Harry Potter illustrated edition

If you're a fan of Harry Potter then chances are you know about the new illustrated Harry Potter and the Philosopher's Stone released by Bloomsbury Publishing. As soon as I set my eyes on this beautiful edition in Waterstones I knew I'd love to find it gift-wrapped under the tree on Christmas morning. I'd therefore like to thank my mum for understanding that I'll probably never grow out of my love for Harry Potter and gifting me with this beautiful book last month.




I hungrily devoured the book before New Year, reading most of the story in one afternoon on the sofa (under a fleecy blanket with a pot of tea, naturally). I've read the Harry Potter series many, many times, but that hasn't quenched my enjoyment of revisiting the world of magic, friendship and moral ambiguity.

The illustrations by Jim Kay are stunning, unusual and add another wonderful quality to reading the story - I genuinely enjoyed turning every page, excited to see another vivid illustration bring the text to life. I know some people can be precious about alternative portrayals of the world of Harry Potter - just look at the furore over a black actress being cast as Hermione in the new play, Harry Potter and the Cursed Child - but I personally enjoy seeing how other people imagine the words of J. K. Rowling on paper, screen or stage.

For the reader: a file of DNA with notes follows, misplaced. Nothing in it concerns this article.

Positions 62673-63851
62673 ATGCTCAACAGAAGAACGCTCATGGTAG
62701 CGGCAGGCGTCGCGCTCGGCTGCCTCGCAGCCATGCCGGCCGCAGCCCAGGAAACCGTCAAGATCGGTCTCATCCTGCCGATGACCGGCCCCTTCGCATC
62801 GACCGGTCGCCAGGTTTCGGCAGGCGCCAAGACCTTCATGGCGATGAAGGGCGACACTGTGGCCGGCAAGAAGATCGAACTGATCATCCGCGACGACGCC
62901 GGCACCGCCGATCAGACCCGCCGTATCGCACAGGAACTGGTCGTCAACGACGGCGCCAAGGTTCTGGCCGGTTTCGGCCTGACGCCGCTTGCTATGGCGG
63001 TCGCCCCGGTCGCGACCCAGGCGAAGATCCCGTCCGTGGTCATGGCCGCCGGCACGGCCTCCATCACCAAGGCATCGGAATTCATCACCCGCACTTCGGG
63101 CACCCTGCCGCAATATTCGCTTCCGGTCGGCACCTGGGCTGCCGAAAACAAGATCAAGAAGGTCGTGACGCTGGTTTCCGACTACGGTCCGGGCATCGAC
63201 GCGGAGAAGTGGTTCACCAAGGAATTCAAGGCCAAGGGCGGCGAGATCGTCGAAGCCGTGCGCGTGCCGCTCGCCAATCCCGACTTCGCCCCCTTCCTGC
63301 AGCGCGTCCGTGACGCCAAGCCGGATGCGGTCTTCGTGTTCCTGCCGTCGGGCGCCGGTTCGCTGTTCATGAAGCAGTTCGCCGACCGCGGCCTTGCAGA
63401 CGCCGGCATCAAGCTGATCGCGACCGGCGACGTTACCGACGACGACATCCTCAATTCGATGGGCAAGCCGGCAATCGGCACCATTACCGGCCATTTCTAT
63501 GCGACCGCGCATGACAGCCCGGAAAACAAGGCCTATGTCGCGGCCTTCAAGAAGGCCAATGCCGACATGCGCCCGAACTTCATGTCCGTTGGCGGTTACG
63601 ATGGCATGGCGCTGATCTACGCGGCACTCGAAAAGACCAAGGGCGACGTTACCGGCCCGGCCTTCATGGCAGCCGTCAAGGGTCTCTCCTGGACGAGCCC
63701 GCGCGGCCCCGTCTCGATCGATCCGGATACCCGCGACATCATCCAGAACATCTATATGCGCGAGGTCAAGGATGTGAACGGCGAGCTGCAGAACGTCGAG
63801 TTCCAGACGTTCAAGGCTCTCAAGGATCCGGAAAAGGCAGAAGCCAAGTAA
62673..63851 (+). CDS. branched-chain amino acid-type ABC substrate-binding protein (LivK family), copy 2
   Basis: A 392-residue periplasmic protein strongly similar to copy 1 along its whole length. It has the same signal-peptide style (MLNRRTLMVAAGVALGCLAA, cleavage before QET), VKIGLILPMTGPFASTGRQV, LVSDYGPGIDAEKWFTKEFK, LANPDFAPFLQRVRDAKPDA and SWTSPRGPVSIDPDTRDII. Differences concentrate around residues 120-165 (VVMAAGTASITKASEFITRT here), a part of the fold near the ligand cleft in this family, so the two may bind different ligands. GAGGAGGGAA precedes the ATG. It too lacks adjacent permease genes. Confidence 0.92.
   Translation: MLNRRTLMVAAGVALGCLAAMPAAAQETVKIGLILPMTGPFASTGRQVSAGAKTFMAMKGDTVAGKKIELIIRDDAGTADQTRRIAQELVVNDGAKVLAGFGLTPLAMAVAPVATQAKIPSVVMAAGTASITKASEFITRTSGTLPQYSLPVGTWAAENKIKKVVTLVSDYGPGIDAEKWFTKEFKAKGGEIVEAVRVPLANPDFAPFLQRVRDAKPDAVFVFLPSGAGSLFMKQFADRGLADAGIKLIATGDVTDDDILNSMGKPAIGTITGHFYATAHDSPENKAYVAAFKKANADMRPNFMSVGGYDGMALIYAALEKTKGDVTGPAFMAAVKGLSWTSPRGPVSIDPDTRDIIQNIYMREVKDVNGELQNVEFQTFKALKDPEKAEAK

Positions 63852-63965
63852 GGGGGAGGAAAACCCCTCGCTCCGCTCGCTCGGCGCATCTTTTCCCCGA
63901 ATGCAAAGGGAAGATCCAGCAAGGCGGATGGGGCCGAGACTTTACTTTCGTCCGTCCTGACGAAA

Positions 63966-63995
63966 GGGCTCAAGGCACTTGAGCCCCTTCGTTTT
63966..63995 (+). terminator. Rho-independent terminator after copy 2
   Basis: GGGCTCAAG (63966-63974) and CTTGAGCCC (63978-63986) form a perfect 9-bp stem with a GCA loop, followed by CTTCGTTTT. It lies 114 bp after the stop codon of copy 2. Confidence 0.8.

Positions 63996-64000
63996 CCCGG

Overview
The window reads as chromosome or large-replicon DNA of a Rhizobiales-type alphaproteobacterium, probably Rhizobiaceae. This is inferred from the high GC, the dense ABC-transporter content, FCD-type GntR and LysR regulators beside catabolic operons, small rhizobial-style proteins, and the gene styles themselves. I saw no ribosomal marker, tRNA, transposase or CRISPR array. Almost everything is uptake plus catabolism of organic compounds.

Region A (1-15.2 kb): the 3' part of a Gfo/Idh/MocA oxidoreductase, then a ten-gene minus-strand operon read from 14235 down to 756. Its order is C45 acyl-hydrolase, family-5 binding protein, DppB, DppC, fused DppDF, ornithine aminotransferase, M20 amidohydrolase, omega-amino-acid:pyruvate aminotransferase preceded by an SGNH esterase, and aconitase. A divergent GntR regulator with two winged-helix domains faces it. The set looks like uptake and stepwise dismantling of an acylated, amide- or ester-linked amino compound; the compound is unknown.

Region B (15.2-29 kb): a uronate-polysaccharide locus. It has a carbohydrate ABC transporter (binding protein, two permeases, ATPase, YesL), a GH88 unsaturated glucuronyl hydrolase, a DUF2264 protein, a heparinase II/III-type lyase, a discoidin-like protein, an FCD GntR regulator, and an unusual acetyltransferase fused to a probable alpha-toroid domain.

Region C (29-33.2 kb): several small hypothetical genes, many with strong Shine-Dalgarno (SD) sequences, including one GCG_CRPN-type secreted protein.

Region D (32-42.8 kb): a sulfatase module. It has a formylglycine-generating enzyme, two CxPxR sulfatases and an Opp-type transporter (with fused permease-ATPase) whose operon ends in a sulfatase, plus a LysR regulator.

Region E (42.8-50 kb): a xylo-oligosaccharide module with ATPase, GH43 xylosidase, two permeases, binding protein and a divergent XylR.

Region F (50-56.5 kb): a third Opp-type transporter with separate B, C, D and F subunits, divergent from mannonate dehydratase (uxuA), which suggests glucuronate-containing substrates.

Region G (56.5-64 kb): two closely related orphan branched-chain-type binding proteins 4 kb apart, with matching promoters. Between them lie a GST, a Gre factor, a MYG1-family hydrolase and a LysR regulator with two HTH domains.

With a quirky, colourful and often macabre take on characters and locations I have been familiar with since childhood, I enjoyed the contrast between the scenes in my head as I read each chapter and the depictions wrapped around the text. While the images which first bloomed in my head as an eleven year old will always stay with me, consuming other portrayals of this magical world adds such wonderful layers to the story - just as Maggie Smith's performance has now enhanced my earlier vision of Professor McGonagall, Jim Kay's explosive and hodgepodge illustration of Diagon Alley has intensified the image of the magical street in my head.




I've only included a handful of illustrations from the book because I do think you need to personally turn the pages of this edition to appreciate how beautiful it really is. With chapter headings, full page spreads, portraits and miniature illustrations dotted throughout, the pages are fit to burst with the magic of Hogwarts.

Whether a colourful addition to your coffee table, a thoughtful gift for someone already fond of Harry Potter, or a perfect introduction for anyone new to the series, the Harry Potter and the Philosopher's Stone Illustrated Edition is not to be overlooked. I was also delighted to read that Bloomsbury have asked Jim Kay to illustrate all of the Harry Potter books - now I know what I'm hoping to receive for Christmas for the next six years!

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